Apparently, according to this report, this was a phone conversation that was prompted by the crown prince himself. In addition to that, there is other information provided by Turkish intelligence. remembering, of course, that Gina Haspel, the Director of the CIA, went to Turkey last month and apparently was given those audio recordings that documented the torture, murder and dismemberment of "The Washington Post" columnist. And beyond that, it's circumstantial. Saudi Arabia is an absolute monarchy and the belief is that you cannot send a 15 man hit team from Saudi Arabia to Turkey to murder a prominent Saudi citizen without the knowledge and approval of the de facto ruler of Saudi Arabia, Crown Prince Mohammed bin Salman. Victor, Christi.

BLACKWELL: All right. Ben Wedeman for us in Beirut. Ben, thank you.

PAUL: Well, Shane Harris, one of the reporters who broke the Khashoggi story for "The Washington Post", spoke with "CNN" about the report and suggested the president already knew about this information.

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SHANE HARRIS, JOURNALIST, THE WASHINGTON POST: This is not news to him. He understands this information. He probably knows more about what the CIA has then we even know about what they have at this point.

UNIDENTIFIED FEMALE: Yes.

HARRIS: And it has been made clear to him that the assessment is that Mohammed bin Salman directed, ordered, this assassination.

(END VIDEO CLIP)

BLACKWELL: And Ben Rhodes, the former Deputy National Security Advisor for President Obama, is now calling for an investigation. He slammed the administration on Twitter claiming that they covered up the whole thing.

He said this, "We're now faced with the real possibility that Trump has had info from his own intel community that MDS mom had been Salman was responsible for murdering a journalist who wrote for the Washington Post and lied about it tried to help MBS," Mohammed bin Salman, "was responsible for murdering a journalist who wrote for "The Washington Post" and lied about it, tried to help MBS and get past it. Must be investigated."

PAUL President Trump says he's finished writing answers on the Russia investigation. He suggests some of Robert Mueller's questions, though, could be a trap.

BLACKWELL: Plus, accusations against former Dartmouth College professors accused of supplying female students with alcohol and raping them. Victims now speak out in a new interview with "CNN".

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[09:20:00]

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BLACKWELL: President Trump says he has now completed the questions. The answers now on those Russian election meddling, but the answers have not been submitted to Special Counsel Robert Mueller just yet. PAUL: Yes. The President huddled with his legal team, we know, for at least three days. He says that he answered the questions himself though.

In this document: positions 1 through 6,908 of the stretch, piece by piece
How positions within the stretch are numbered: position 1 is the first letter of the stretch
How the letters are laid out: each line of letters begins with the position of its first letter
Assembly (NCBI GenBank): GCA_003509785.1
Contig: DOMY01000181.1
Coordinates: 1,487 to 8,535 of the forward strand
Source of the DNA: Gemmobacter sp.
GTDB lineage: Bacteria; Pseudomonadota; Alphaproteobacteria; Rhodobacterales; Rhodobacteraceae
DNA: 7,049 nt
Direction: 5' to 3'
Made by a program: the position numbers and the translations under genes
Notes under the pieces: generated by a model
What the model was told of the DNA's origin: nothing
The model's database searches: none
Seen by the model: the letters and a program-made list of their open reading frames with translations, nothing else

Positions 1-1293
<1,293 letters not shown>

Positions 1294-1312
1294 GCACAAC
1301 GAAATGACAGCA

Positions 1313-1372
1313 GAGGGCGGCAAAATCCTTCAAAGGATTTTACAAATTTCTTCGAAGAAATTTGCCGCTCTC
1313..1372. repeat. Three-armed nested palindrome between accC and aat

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TRUMP: I write the answers. My lawyers don't write answers. I write answers. I was asked a series of questions. I've answered them very easily, very easily. I'm sure they're tricked up because you know they like to catch people. Gee, you know, was the weather sunny or was it rainy? He said it may have been a good day. It was rainy. Therefore, he told a lie. He perjured himself. OK. So you have to always be careful when you answer questions with people that probably have bad intentions, but no, it's -- the questions were very routinely answered by me.

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BLACKWELL: Now, sources say that President Trump was not happy with some of those questions. "CNN" senior White House correspondent Pamela Brown has details.

PAMELA BROWN, CNN SENIOR WHITE HOUSE CORRESPONDENT: Well, we have learned President Donald Trump and his legal team have taken issue with some of the questions from Special Counsel Robert Mueller which covers a transition period of time after the 2016 election. They believe it could be off limits under executive privileges they pertain to the presidency. This is according to a source familiar with the negotiations. Now, the source would not explicitly say whether the President answered those questions other than to say there are, quote, "responses to all of the questions that were asked."

[09:25:06] Now, Trump's lawyers have previously made the case to Mueller's team that the President would only answer questions related to collusion about events that took place before the 2016 election. In a interview with "The Washington Post", the President's Attorney, Rudy Giuliani, alluded to the sticking point with the question saying there are some that create more issues for us legally than others.